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Robo-journalism could replace hundreds of jobs at Thomson Reuters - study

Artificial intelligence technology is to be rolled out more widely in media organisations and has the potential to replace "hundreds" of journalists at Thomson Reuters alone, according to an academic study.

Journalists at Reuters and other news organisations believe “robo-journalists” do not have a good nose for news and produce one-dimensional stories, the research project at German and Swiss universities found.

In an exploratory study, researchers Neil Thurman and Jessica Kunert of Ludwig-Maximilians-Universitaet Munich and Konstantin Dörr of University of Zurich interviewed journalists and executives from CNN, BBC, Thomson Reuters, Trinity Mirror, and News UK.

The journalists were given hands-on experience with robo-writing software during a workshop. Robo-journalism is software that converts structured data into stories with limited or no human intervention beyond the initial programming. It is used by news organisations including the Associated Press, the Los Angeles Times, and Forbes.

The journalists believe robo-journalism’s reliance on data streams and the need to program news angles in advance means the stories produced lack the context, complexity, and creativity of much traditional reporting.

They also think the need to template robo-written stories in advance is a drawback.

A BBC journalist said “you cannot get a reaction to those numbers, you cannot explain or interrogate them because the story template was written before the numbers came out” and concluded, after using robo-writing technology first hand, it was not worth the BBC researching the technology further.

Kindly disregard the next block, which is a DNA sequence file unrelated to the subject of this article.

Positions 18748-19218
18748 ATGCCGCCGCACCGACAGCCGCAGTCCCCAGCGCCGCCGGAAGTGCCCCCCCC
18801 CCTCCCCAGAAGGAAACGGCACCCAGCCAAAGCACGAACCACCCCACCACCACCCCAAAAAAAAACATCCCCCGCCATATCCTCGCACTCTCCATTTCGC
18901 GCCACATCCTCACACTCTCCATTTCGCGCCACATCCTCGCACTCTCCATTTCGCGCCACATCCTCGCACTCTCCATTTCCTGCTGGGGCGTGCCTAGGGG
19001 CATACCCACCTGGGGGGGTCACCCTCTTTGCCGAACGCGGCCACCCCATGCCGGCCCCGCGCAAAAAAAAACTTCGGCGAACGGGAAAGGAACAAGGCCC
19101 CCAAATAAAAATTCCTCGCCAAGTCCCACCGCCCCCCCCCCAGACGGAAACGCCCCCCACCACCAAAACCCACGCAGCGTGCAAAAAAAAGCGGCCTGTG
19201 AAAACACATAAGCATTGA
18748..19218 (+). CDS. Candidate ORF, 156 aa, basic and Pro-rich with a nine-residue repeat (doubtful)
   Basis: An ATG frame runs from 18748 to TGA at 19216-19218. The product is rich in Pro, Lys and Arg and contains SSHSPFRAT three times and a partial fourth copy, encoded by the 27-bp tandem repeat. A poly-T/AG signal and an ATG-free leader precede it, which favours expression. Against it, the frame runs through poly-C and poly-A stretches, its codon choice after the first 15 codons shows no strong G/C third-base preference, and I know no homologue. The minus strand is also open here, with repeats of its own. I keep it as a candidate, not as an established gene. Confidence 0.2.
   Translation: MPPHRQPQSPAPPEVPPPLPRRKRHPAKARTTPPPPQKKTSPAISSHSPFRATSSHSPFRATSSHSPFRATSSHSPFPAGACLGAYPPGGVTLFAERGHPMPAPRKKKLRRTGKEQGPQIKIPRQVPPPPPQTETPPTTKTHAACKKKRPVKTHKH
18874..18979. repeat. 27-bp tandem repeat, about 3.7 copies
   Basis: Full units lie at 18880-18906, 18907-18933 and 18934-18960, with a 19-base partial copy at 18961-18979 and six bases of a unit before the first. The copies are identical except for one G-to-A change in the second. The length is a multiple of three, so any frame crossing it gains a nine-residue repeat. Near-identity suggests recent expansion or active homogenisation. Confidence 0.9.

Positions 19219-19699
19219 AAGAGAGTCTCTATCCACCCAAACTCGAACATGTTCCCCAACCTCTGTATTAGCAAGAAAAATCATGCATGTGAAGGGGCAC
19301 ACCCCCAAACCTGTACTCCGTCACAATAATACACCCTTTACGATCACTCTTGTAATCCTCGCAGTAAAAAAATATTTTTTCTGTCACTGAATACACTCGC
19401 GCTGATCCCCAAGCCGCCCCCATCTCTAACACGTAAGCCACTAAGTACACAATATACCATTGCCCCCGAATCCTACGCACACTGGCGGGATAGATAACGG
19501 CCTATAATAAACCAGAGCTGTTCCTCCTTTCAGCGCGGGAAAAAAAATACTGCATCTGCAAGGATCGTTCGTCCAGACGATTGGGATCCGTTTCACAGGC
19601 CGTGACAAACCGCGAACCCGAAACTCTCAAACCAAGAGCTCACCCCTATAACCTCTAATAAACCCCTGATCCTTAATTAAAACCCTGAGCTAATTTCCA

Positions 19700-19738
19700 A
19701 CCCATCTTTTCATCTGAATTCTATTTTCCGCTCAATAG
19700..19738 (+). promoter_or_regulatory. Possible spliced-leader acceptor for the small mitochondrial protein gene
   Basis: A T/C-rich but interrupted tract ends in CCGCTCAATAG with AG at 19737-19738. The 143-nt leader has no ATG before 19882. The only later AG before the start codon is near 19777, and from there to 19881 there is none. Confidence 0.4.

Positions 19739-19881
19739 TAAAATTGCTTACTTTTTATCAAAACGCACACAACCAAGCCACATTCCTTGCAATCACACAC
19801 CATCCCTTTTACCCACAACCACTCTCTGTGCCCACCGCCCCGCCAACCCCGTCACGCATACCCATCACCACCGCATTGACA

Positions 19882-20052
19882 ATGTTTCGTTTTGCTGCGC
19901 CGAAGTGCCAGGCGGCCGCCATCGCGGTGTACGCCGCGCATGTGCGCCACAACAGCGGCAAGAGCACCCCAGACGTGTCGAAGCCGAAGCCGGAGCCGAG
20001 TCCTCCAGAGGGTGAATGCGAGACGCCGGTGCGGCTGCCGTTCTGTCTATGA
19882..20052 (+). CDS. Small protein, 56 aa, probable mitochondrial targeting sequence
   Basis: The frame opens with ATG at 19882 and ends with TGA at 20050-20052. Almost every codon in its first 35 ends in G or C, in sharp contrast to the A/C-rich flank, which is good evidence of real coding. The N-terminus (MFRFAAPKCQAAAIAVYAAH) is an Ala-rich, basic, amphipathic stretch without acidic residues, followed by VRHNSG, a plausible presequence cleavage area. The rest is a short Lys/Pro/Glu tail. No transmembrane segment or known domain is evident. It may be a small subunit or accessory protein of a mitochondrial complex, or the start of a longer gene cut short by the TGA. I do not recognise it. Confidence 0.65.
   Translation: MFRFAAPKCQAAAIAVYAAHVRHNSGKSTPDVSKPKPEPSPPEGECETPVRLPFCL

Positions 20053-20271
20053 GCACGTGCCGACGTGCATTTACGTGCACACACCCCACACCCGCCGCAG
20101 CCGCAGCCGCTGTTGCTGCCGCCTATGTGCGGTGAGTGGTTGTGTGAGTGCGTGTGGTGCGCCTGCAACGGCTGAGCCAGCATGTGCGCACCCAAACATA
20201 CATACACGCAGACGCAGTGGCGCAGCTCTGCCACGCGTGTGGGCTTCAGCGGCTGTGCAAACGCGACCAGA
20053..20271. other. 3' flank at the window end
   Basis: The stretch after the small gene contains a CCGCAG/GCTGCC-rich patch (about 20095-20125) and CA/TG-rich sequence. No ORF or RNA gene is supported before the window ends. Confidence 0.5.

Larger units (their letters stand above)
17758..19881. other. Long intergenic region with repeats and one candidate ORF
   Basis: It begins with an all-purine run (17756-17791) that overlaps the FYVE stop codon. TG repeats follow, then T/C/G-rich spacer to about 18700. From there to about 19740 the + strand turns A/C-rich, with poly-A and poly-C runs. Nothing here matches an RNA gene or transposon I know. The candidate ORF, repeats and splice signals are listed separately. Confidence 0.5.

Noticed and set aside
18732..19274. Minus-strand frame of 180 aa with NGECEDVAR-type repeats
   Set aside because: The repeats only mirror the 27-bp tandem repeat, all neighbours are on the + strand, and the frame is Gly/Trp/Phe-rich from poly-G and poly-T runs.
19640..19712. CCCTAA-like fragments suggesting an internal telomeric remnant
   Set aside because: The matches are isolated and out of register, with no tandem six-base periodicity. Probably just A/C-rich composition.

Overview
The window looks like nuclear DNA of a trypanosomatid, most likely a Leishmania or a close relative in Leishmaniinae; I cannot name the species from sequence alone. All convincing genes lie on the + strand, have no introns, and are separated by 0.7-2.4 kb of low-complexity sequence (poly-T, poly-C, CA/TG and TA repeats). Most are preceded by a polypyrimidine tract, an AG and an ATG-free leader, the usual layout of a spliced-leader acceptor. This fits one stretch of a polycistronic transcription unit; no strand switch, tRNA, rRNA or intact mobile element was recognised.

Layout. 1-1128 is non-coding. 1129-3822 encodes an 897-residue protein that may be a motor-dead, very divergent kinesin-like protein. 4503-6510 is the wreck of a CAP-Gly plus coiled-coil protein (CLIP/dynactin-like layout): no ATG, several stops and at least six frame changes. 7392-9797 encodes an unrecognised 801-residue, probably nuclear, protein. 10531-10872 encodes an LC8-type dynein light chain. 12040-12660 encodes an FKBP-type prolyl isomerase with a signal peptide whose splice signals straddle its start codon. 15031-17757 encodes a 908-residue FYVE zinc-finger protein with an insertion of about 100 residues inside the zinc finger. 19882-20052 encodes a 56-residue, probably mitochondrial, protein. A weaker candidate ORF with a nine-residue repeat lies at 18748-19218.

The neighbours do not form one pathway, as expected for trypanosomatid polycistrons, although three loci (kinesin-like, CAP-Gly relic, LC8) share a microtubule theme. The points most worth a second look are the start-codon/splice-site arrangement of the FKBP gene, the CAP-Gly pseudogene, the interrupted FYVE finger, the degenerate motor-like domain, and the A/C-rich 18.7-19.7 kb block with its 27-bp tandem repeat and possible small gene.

In spite of its limitations, automated journalism will expand, underlining the need for critical, contextualised journalism, the researchers found.

Journalists at Reuters and CNN thought it could "reduce costs" by replacing "expensive staff" who are doing "fairly simplistic and time-consuming work”.

A Reuters journalist believed automation could improve speed and accuracy, and said "we are looking at it in all parts of the company”.

Another Reuters journalist said automation will be used for stories they do not "have the resources to cover manually" or for topics currently below the reporting threshold.

Robo-journalism was seen as something that could both support and threaten journalistic objectivity.

Thurman said in the report published in the international peer-reviewed journal Digital Journalism: ”The increased volume of news resulting from automation may make it more difficult to navigate a world already saturated with information and actually increase the need for the very human skills that good journalists embody - news judgement, curiosity, and skepticism - in order that we can all continue to be informed, succinctly, comprehensively, and accurately, about the world around us.” ■

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